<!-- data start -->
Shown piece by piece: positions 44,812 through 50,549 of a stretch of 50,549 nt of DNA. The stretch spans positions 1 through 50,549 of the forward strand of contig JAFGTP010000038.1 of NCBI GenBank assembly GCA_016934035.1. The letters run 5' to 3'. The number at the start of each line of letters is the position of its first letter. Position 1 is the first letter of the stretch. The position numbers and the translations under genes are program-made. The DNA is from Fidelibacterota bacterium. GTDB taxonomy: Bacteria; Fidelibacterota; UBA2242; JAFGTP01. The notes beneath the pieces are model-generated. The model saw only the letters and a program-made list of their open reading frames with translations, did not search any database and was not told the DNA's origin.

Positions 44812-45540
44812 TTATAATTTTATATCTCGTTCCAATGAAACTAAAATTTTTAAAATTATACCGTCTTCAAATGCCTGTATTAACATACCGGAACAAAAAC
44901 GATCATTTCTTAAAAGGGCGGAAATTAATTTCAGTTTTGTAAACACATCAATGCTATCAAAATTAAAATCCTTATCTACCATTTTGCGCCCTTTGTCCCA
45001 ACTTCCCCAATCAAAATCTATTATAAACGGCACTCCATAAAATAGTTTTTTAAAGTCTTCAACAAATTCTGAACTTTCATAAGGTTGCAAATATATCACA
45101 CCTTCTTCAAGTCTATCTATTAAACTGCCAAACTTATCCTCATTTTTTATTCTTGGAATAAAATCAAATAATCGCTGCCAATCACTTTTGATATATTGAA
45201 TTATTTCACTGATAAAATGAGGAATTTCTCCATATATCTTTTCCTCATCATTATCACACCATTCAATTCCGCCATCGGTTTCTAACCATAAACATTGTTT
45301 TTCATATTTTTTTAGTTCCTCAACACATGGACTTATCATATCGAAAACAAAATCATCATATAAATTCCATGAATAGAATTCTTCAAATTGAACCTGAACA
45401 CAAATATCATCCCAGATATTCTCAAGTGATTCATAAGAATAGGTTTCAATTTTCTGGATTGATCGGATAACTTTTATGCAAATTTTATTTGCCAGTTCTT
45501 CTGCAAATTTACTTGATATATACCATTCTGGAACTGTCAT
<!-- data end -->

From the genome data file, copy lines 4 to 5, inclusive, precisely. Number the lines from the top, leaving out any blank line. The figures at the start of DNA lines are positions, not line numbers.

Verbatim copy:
44901 GATCATTTCTTAAAAGGGCGGAAATTAATTTCAGTTTTGTAAACACATCAATGCTATCAAAATTAAAATCCTTATCTACCATTTTGCGCCCTTTGTCCCA
45001 ACTTCCCCAATCAAAATCTATTATAAACGGCACTCCATAAAATAGTTTTTTAAAGTCTTCAACAAATTCTGAACTTTCATAAGGTTGCAAATATATCACA